JavaScriptMVC: jQueryMX

Contents

  1. Introduction
  2. $.Class
  3. $.Controller
  4. $.Model
  5. $.View
  6. Conclusion
  7. Resources

1. Introduction

JavaScriptMVC (JMVC) is a frontend development framework based on jQuery. Besides MVC libraries it provides utilities for testing, dependency management and the generation of documentation. With these useful components you will be able to build a maintainable, error-free, lightweight application in the shortest amount of time.

JMVC is divided into the following sub-projects

  • jQueryMX       – a set of jQuery plugins
  • StealJS          – dependency management
  • FuncUnit        – testing framework
  • DocumentJS   – documentation generation

To limit the scope of this article only jQueryMX is discussed, the MVC part of JMVC

jQueryMX is a group of jQuery extensions, the building blocks of MVC. Although these extensions are packaged toghether, you can use them individually too. With the Download Builder you can select the extensions you need.

2 $.Class

This extension simulates class-oriented inheritance, because JavaScript uses a class-free prototype-oriented inheritance approach. To create a class you can use the following syntax

1
$.Class(ClassName,  { /* static members */ }, { /* instance members */ }) ;

 

This is just the basics, it’s real power is inheritance and namespacing

 1
 2
 3
 4
 5
 6
 7
 8
 9
10
11
12
13
14
15
16
17
$.Class('com.example.Bar', { /* static members */ },  {
      init: function(name){
           this.name = name ;
       },
      toString: function() {
            return this.name ;
       },
});

com.example.Bar('com.example.Foo', { /* static members */ }, {
      toString: function() {
            return this._super() + ' Rocks' ;
       }
}) ;

var obj = new com.example.Foo('JavaScriptMVC') ;
alert(obj.toString()) ; // -> JavaScriptMVC Rocks

( Execute the example )

This is a Class inheritance example, demonstrating function overriding. First the Bar class is created and namespaced with com.example. In complex environments namespaces are crucial, because without them you would pollute your global namespace and risk getting nasty conflicts, with the result of timeconsuming bug hunts.

Furthermore, the Foo class inherits from Bar and overrides the toString method.

3 $.Controller

With $.Controller you can write widgets like sliders, tabs or grids. It simplifies widget development, especially event management; on() and off() are called behind the scene. Take a look at the following example, it shows how easy it is to use events

 1
 2
 3
 4
 5
 6
 7
 8
 9
10
11
12
13
14
15
16
17
18
19
$.Controller('MyTestWidget', { // static members
        count: 0
    }, { // prototype members
        init: function(rawEl, rawOptions) {
            $('.spot:first').clone().html('widget ' + (++this.Class.count))
                                          .appendTo(this.element) ;
        },
        mousemove: function(el, ev) { 
           el.css('background-color', 'red') ;
        }, 
        '{window} .reset click': function(el, ev) {
            this.element.css('background-color', '') ;
        },
        '.spot click': function(el, ev) {
            el.fadeOut().fadeIn() ;
        }
   }) ;

$('.widget').my_test_widget() ;

( Execute the example )

Binding events always apply to elements inside the widget-element. You can change this scoping feature by prepending the event/selector definition by a DOM object surrounded by curly braces (see line 12)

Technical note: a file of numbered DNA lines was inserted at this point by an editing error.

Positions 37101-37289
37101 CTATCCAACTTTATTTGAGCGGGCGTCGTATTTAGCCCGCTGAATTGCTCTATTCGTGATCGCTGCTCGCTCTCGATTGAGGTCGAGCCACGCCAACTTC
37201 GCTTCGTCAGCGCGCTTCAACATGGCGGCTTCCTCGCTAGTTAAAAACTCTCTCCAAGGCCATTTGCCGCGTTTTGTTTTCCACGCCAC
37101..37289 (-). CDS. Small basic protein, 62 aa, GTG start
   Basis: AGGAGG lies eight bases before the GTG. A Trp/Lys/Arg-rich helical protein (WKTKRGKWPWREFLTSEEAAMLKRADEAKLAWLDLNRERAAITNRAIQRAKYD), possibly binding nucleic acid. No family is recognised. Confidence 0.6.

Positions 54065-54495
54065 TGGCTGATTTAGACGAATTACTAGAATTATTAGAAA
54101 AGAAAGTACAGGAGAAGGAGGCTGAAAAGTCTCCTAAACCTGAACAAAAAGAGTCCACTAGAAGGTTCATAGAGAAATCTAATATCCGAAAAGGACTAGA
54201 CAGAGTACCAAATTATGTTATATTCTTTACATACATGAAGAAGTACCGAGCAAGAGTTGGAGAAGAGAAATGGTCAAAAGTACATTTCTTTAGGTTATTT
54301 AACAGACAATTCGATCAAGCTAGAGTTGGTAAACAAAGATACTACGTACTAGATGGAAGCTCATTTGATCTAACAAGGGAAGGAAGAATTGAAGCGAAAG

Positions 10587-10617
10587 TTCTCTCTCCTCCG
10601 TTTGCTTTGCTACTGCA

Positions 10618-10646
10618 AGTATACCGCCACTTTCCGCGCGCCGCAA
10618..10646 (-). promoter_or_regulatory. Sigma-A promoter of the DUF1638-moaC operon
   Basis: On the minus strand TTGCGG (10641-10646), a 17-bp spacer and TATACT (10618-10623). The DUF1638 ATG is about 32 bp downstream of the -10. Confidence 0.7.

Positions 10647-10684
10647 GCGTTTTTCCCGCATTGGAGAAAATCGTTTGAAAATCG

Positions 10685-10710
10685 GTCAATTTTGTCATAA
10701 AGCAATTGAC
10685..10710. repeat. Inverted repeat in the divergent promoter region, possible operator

4 $.Model

This extension provides a very powerful and robust data layer, with features like JSON/REST support and the Observable pattern implementation. Here is an example of how to define and use a Model

1
2
3
4
$.Model( 'Todo' ) ; // define the Todo model

var todo = new Todo( { name: 'Bar' } ) ;
todo.save(successHandler, ErrorHandler )   

 

Saving the data to a backend is an asynchronious task, so you have to use callback functions. But you can also use the Deferred returned by the save() function. Finally, with the Observable pattern monitoring this Todo model isn’t a big challenge too

 1
 2
 3
 4
 5
 6
 7
 8
 9
10
11
12
$.Controller('Todos',{
  "{Todo} created" : function(Todo, ev, todo) {
      // do something 
  }
}) ;
    
$.Model( 'Todo' ) ;

var todo = new Todo({ name: 'Bar' }) ;
todo.bind('name', function(event, newValue) {
    // do something here too
}) ;

( Demo )

The ‘created’ event is fired when a new Todo instance is created/saved. But a controller can also listen to updated and destroyed events. It is also possible to define your own custom events (see the demo). For attribute changes you bind an event handler to the instance itself (line 10).  

5 $.View

Working with template engines is very powerful, but with $.View it gets even better. For example, the $.View extension overwrites the jquery modifiers so now you can do things like

1
$("#bar").html('atemplate.tmpl',data)

 

With the modifications made by $.View,  the html() modifier loads the template file, executes the template engine and inserts the result. $.View comes pre-packaged with 4 different template engines, which you can choose from using the Download Builder. But $.View uses Deferreds too, so why not load the data at the same time

1
2
3
4
$('#bar').html('atemplate.tmpl',{
  users : User.findAll(),
  todos: Todo.findAll()
})

 

6. Conclusion

This article is far from a complete reference, but consider it a teaser, providing some insights of what JMVC is and can do. The jQueryMX extensions give your application a good maintainable structure and all its features will definitely boost software development. Because of its good structure, this framework perfectly fits together with frameworks that lag this capability. A good example I think would be jQueryMobile.

7. Resources

 

Comments are closed.